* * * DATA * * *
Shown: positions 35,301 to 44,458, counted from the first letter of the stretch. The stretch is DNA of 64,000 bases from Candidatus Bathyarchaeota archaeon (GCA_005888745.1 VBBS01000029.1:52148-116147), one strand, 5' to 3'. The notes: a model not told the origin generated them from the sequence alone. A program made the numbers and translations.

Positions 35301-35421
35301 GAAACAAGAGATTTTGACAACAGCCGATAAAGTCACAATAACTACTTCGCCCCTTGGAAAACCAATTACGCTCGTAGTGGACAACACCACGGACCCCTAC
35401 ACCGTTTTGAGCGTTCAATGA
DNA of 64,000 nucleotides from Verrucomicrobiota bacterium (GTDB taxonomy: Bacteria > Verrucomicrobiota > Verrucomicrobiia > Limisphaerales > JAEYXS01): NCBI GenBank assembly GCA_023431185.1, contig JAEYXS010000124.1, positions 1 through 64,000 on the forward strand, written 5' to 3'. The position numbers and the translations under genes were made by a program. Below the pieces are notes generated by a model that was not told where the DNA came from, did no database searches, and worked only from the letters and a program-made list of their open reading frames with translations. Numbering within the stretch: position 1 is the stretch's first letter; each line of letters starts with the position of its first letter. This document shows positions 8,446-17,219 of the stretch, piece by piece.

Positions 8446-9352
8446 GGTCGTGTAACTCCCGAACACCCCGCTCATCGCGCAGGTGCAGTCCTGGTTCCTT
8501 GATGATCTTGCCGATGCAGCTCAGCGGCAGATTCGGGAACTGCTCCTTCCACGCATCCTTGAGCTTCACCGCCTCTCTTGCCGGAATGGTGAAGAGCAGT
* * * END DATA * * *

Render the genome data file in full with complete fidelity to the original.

Shown: positions 35,301 to 44,458, counted from the first letter of the stretch. The stretch is DNA of 64,000 bases from Candidatus Bathyarchaeota archaeon (GCA_005888745.1 VBBS01000029.1:52148-116147), one strand, 5' to 3'. The notes: a model not told the origin generated them from the sequence alone. A program made the numbers and translations.

Positions 35301-35421
35301 GAAACAAGAGATTTTGACAACAGCCGATAAAGTCACAATAACTACTTCGCCCCTTGGAAAACCAATTACGCTCGTAGTGGACAACACCACGGACCCCTAC
35401 ACCGTTTTGAGCGTTCAATGA
DNA of 64,000 nucleotides from Verrucomicrobiota bacterium (GTDB taxonomy: Bacteria > Verrucomicrobiota > Verrucomicrobiia > Limisphaerales > JAEYXS01): NCBI GenBank assembly GCA_023431185.1, contig JAEYXS010000124.1, positions 1 through 64,000 on the forward strand, written 5' to 3'. The position numbers and the translations under genes were made by a program. Below the pieces are notes generated by a model that was not told where the DNA came from, did no database searches, and worked only from the letters and a program-made list of their open reading frames with translations. Numbering within the stretch: position 1 is the stretch's first letter; each line of letters starts with the position of its first letter. This document shows positions 8,446-17,219 of the stretch, piece by piece.

Positions 8446-9352
8446 GGTCGTGTAACTCCCGAACACCCCGCTCATCGCGCAGGTGCAGTCCTGGTTCCTT
8501 GATGATCTTGCCGATGCAGCTCAGCGGCAGATTCGGGAACTGCTCCTTCCACGCATCCTTGAGCTTCACCGCCTCTCTTGCCGGAATGGTGAAGAGCAGT